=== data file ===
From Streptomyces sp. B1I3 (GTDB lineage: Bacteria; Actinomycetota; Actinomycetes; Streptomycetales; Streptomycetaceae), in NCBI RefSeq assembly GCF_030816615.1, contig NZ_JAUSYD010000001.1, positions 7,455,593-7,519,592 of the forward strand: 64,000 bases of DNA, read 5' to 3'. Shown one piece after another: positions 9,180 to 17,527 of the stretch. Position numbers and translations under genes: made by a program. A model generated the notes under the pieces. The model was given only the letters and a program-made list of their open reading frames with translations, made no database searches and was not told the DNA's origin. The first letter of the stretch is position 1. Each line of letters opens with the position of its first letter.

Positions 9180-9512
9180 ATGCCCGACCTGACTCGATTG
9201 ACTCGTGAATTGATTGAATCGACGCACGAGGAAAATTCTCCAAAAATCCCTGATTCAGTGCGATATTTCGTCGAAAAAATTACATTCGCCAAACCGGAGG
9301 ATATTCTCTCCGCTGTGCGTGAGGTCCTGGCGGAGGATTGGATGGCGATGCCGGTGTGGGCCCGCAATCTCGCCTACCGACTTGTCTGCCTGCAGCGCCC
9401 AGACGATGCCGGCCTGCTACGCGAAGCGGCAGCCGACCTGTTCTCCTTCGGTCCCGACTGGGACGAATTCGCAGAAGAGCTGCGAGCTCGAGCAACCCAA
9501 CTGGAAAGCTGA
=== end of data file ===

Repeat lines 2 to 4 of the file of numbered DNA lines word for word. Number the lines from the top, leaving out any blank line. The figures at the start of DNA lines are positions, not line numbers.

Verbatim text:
Positions 9180-9512
9180 ATGCCCGACCTGACTCGATTG
9201 ACTCGTGAATTGATTGAATCGACGCACGAGGAAAATTCTCCAAAAATCCCTGATTCAGTGCGATATTTCGTCGAAAAAATTACATTCGCCAAACCGGAGG